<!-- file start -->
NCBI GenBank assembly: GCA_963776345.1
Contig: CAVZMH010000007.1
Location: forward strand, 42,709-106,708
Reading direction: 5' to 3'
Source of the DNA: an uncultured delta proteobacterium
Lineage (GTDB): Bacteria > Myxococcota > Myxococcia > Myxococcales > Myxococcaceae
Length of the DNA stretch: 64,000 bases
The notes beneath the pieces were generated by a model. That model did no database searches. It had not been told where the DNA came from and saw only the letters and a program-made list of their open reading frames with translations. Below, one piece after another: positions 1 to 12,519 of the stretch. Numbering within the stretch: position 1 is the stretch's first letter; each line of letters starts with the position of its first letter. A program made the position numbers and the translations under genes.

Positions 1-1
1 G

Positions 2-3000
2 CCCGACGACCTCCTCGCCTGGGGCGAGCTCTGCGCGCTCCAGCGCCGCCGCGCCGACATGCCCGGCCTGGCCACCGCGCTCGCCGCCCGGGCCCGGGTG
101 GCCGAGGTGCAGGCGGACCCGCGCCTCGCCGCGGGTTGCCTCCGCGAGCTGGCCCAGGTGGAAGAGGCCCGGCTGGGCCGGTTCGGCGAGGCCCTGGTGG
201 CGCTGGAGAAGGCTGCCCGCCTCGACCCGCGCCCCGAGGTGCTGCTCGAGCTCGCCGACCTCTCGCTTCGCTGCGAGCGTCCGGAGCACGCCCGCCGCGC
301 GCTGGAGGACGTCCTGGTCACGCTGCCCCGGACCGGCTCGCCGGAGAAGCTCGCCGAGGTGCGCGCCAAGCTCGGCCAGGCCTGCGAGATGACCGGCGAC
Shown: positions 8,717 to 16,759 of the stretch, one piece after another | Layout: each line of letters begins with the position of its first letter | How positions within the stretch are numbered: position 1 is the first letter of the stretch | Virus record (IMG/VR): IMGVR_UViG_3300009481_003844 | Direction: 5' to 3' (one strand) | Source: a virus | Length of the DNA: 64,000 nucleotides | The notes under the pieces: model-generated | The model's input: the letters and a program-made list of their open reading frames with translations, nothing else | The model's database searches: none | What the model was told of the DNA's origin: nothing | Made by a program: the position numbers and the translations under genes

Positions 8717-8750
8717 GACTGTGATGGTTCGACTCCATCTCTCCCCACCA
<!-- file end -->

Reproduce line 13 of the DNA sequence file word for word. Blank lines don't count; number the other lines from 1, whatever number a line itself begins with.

101 GCCGAGGTGCAGGCGGACCCGCGCCTCGCCGCGGGTTGCCTCCGCGAGCTGGCCCAGGTGGAAGAGGCCCGGCTGGGCCGGTTCGGCGAGGCCCTGGTGG